Archive for the 'Justice at Stake' Category
TV ad spending in state judicial elections has exceeded $9.1 million so far this year, Justice at Stake and the Brennan Center for Justice said on Friday.
In the general elections that will be concluded on Nov. 4, political parties, outside groups, and judicial candidates have spent more than $6.1 million on TV ads. When coupled with estimates for supreme court primaries and off-cycle elections, the total is more than $8.8 million.
With political parties and outside groups accounting for nearly 63 percent of TV ad spending since January, they have dominated judicial election spending this year. In the forefront of TV ad spending in judicial election battleground states is Michigan, with more than $2.9 million spent on TV ads to date, the groups said in a news release. Read moreNo comments
With independent spending against an Illinois Supreme Court justice rising in his retention election, Justice at Stake called attention to the situation and said, “The system for picking judges in Illinois is breaking down.”
Lloyd Karmeier’s 2004 fight against Gordon Maag for the Supreme Court set spending records at the time. Now Justice Karmeier is facing opposition in his retention bid from a group called Campaign for 2016. You can learn about the individuals funding it from earlier Gavel Grab posts.
“Interest groups are trying to buy courts, judges are raising money from parties who appear before them, and potential conflicts of interest are multiplying. It’s no wonder that the public believes that justice is for sale,” JAS Executive Director Bert Brandenburg said in a statement on Thursday. Read moreNo comments
Released close to Election Day, a new report that correlates attack ads accusing judges of being “soft-on-crime” and the judges’ decision-making is sparking discussion in the blogosphere.
Esquire’s Politics Blog with Charles P. Pierce devoted a lengthy post to the report by two Emory University Law School professors and the American Constitution Society, saying it “shows quite clearly that, in states where the judges are elected, the same dismal infection that has sickened our politics in the other two branches of government, has set in quite virulently in the third as well.”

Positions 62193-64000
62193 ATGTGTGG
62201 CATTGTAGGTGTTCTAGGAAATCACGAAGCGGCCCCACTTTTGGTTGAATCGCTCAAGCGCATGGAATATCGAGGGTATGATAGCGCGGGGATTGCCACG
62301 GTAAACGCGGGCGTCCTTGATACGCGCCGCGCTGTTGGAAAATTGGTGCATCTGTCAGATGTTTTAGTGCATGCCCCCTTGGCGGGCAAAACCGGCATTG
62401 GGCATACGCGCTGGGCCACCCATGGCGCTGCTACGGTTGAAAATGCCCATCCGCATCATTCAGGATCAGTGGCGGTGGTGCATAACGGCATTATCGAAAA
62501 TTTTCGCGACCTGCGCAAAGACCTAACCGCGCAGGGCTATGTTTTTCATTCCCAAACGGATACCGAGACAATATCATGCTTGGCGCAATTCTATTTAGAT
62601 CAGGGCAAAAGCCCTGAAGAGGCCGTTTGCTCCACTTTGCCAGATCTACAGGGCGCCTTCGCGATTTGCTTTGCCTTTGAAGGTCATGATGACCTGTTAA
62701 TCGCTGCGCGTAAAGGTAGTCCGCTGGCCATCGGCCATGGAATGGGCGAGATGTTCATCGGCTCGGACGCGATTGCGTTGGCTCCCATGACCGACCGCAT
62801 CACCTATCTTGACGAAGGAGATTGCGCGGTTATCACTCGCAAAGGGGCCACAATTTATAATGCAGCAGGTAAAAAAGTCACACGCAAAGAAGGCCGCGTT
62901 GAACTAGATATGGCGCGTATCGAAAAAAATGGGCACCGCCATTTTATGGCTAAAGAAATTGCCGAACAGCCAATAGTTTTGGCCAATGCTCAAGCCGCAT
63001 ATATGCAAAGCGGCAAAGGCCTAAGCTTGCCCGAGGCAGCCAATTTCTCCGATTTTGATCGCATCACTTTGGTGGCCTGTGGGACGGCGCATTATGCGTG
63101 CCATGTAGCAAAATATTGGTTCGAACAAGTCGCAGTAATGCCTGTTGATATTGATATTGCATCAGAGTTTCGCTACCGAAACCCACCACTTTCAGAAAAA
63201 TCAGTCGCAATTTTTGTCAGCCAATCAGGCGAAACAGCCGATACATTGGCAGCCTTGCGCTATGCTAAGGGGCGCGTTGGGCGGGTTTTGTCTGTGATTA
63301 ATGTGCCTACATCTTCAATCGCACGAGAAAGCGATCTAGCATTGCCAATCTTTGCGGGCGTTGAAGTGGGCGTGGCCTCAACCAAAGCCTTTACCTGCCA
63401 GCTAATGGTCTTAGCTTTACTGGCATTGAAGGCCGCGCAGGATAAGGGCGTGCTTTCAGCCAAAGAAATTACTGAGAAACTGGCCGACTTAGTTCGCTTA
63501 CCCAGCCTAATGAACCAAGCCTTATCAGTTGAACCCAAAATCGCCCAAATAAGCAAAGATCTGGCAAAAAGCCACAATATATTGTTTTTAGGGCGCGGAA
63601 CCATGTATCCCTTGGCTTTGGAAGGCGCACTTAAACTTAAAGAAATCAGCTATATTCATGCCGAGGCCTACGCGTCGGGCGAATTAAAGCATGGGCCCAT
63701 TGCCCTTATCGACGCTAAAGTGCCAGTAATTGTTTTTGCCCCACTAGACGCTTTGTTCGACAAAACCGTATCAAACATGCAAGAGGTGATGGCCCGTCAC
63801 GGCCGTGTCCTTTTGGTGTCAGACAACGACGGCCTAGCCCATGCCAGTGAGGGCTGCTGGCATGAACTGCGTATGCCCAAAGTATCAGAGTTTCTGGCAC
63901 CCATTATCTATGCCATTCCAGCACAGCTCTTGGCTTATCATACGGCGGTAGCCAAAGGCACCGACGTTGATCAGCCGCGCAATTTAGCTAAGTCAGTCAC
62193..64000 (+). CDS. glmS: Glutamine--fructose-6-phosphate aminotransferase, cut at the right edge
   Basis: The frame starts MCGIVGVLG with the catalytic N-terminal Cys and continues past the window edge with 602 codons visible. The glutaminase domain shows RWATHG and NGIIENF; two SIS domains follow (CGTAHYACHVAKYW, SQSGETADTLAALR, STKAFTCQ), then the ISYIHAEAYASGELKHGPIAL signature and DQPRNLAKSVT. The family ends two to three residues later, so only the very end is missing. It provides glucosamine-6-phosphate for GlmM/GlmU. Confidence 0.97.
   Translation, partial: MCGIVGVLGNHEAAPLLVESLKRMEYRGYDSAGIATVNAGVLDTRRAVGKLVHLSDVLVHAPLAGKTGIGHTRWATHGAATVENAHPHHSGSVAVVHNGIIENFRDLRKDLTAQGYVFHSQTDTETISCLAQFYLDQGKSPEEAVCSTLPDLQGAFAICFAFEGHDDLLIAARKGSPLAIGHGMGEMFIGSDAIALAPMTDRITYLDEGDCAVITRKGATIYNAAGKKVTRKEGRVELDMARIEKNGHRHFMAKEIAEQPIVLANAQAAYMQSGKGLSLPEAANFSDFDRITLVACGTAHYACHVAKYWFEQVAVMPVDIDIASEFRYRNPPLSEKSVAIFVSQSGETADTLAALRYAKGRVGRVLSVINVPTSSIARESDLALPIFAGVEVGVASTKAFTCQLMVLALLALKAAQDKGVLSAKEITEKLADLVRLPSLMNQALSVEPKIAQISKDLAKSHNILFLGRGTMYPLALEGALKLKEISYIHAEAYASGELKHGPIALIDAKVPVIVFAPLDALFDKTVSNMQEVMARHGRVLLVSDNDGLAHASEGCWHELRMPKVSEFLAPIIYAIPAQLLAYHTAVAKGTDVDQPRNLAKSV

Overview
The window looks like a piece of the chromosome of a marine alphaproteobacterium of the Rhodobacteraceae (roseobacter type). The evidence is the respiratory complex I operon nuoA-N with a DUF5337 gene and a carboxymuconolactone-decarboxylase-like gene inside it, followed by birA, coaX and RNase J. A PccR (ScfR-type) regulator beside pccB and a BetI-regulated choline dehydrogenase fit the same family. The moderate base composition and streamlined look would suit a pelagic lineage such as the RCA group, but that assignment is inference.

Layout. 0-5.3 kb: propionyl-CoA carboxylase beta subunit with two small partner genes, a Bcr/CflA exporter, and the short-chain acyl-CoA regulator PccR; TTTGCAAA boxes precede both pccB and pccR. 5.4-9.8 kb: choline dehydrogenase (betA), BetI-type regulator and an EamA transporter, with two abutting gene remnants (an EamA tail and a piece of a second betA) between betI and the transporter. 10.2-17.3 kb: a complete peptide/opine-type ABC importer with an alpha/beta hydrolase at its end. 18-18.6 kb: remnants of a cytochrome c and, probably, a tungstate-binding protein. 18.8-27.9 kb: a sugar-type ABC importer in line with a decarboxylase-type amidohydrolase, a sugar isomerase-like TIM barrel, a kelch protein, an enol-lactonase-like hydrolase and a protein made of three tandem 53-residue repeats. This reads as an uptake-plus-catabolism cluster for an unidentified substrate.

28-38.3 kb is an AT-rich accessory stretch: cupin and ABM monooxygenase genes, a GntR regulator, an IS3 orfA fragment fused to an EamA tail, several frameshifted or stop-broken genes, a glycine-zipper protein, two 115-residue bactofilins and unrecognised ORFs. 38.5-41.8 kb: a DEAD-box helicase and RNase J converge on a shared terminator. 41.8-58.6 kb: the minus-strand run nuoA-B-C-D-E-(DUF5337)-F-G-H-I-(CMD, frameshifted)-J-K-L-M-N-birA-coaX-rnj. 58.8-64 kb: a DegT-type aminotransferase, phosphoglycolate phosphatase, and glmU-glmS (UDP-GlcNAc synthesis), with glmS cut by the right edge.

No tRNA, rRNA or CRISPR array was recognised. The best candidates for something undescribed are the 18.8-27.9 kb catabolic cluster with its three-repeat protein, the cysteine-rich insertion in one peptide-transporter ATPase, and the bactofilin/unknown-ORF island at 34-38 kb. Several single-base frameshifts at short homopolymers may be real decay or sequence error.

Pierce lamented that the report reflects how “the new era of legalized influence-peddling encouraged by Citizens United and by McCutcheon has dawned in the courtroom as well, with easily predicted results.” To document the increasingly important role of outside spending in judicial elections, he relies on a report last year by Justice at Stake and partner organizations. Read moreNo comments
And more than two out of three voters in Cole County are concerned that politically charged judicial elections will pressure judges to make decisions based on public opinion, rather than the facts and the law, JAS said in disclosing the results of a poll it commissioned of 579 voters.
According to recent news reports, the Republican State Leadership Committee has injected $200,000 into the race. Cole County Circuit Court is influential throughout the state, having jurisdiction over lawsuits challenging the constitutionality of state statutes or the wording of ballot measures. Cole County is the seat of the state capitol.